On a larger scale, here are some common materials and reusable household items you can upcycle:
- Furniture: There are very few limitations to how to upcycle furniture. Broken pieces can be used in newer pieces of furniture or decor, or the entire piece can be reworked into a more functional set for your home. (Get creative!)
- Clothing and textiles: Clothing is a common item to be upcycled, as most textiles can be used again and again to make newer clothing. Steer clear of fast fashion, and instead see how you can repurpose what you already own to create another piece of clothing or something else altogether, like a tote bag.
- Electronics: Items like laptops, monitors, and keyboards can be upcycled into a new product without using energy in the manufacturing process. They can be turned into other household items and decor instead of ending up in a landfill.
- Plastics: More and more companies have been making use of plastic by incorporating it into items you would never think contain plastic, like shoes, clothing, and jewelry.
- Aluminum: Aluminum is another popular upcycling choice, as the flexible metal has been used to make furniture, kitchenware, and even musical instruments.
- Glass: Similar to Moram and Teo’s suggestions, glassware can be used to create newer household items like planters, jars for sauces and soups, and even as an eco-friendly coffee cup to take to your favorite cafe (paired with a reusable straw, of course).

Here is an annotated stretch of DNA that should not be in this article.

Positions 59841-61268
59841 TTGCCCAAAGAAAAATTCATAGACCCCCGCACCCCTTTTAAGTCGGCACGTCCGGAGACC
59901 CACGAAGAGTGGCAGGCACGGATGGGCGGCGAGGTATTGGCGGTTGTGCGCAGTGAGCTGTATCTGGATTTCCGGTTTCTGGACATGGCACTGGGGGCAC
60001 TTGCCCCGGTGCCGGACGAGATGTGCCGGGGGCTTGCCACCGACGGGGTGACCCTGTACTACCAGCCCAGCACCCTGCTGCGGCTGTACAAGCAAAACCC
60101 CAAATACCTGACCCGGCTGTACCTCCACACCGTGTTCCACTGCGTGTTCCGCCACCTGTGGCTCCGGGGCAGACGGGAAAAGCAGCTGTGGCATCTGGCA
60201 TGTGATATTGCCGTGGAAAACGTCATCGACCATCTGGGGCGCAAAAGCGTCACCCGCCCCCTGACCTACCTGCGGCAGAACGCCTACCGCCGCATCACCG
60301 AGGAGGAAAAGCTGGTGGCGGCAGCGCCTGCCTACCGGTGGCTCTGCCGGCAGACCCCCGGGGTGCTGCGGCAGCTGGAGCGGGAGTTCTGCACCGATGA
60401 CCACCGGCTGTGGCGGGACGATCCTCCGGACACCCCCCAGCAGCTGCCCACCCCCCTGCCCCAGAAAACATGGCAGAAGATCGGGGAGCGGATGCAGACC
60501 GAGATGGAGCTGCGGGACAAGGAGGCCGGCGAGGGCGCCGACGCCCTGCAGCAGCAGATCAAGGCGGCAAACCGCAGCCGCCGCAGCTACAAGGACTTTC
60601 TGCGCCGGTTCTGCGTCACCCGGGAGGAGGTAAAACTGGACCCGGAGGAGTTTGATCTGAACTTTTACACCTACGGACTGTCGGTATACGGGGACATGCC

Online shops that upcycle
If you’re looking to shop sustainably and find some eco-friendly brands, there is no shortage of options. Here are just a handful to start you off, according to Teo and Moram.
- Allbirds: This company uses discarded ocean plastic in the laces of their comfortable and stylish sneakers.
- ChopValue: This company upcycles old chopsticks to make beautiful home decor and furniture.
- Ellerali: This shop uses textile waste to create some trendy clothing pieces.
- Kroon Designs: This shop uses upcycled materials to make accessories.
- Pela Case: This brand uses flax straw waste to make sturdy (and stylish) phone cases.
- Reformed Treasures: This brand turns cutlery into jewelry.
- SKRP: This company turns old skateboards and snowboards into sunglasses.
- WearEmOut: This brand turns old T-shirts into graphic tees.
If you want to learn more about how to reduce consumption, read up about sustainable food, how to grow food sustainably, and how to shop sustainable seafood.
- Elizabeth Teo, environmental educator and founder of Zero Waste Cutie
- Stephanie Moram, CEO of Good Girl Gone Green and host of Green Junkie podcast
- Habitat for Humanity: “What Is Upcycling?”
- U.S. Environmental Protection Agency: “Recycling Basics”
- University of Colorado at Boulder: “The Hidden Damage of Landfills”
- Environmental Defense Fund: “Methane: A crucial opportunity in the climate fight”